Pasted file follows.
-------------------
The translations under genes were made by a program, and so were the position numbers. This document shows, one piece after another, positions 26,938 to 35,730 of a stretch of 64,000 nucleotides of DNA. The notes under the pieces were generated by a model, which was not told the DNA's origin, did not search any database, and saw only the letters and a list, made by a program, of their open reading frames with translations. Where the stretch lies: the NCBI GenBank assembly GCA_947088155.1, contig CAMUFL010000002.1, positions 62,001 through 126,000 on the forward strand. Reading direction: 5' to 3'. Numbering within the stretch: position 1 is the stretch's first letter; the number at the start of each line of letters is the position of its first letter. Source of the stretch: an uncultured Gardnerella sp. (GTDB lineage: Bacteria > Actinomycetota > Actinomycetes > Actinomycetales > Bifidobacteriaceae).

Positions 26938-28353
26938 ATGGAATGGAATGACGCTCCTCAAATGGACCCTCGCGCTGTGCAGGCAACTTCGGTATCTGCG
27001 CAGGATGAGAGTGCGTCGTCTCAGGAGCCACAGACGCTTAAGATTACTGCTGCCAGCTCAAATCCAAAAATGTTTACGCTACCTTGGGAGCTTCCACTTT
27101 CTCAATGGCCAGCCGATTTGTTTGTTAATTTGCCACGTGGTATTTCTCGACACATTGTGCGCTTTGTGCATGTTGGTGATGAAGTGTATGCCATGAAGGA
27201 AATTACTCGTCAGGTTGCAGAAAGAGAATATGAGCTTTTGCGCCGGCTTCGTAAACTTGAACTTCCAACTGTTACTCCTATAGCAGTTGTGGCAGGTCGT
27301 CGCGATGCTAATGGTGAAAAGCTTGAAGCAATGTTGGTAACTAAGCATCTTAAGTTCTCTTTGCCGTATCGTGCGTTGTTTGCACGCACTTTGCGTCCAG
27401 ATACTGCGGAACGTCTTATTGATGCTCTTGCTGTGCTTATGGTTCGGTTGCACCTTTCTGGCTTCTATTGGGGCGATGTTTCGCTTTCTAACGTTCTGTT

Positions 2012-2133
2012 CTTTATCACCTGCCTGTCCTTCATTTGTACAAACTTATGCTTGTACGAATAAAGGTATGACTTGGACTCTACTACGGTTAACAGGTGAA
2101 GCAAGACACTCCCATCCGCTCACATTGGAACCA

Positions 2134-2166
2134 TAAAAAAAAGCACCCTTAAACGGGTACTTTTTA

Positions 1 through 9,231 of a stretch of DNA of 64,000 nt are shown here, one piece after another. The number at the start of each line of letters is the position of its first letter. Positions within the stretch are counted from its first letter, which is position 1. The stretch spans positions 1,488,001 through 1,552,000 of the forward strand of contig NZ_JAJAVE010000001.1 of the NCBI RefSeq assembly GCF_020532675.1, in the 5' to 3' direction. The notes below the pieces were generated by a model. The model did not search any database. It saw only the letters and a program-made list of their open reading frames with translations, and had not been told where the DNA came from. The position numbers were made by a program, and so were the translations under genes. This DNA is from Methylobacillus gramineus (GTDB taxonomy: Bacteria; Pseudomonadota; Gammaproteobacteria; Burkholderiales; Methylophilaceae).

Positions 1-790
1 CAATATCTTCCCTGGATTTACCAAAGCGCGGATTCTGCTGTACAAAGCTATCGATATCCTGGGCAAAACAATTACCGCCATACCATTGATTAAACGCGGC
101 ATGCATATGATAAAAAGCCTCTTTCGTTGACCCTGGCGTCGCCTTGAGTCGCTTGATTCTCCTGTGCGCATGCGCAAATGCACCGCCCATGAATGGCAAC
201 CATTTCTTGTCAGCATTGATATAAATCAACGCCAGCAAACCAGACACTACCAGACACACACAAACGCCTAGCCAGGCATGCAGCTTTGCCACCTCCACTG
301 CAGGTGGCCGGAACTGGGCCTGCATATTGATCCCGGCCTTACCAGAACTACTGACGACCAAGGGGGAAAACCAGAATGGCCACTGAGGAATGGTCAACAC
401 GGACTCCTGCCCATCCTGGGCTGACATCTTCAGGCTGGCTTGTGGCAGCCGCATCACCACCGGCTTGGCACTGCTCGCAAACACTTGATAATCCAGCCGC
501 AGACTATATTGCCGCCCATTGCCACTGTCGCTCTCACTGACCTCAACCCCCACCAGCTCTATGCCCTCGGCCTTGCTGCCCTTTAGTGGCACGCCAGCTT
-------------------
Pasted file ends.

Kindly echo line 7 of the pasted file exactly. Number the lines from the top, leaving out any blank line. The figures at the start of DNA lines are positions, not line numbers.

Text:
27301 CGCGATGCTAATGGTGAAAAGCTTGAAGCAATGTTGGTAACTAAGCATCTTAAGTTCTCTTTGCCGTATCGTGCGTTGTTTGCACGCACTTTGCGTCCAG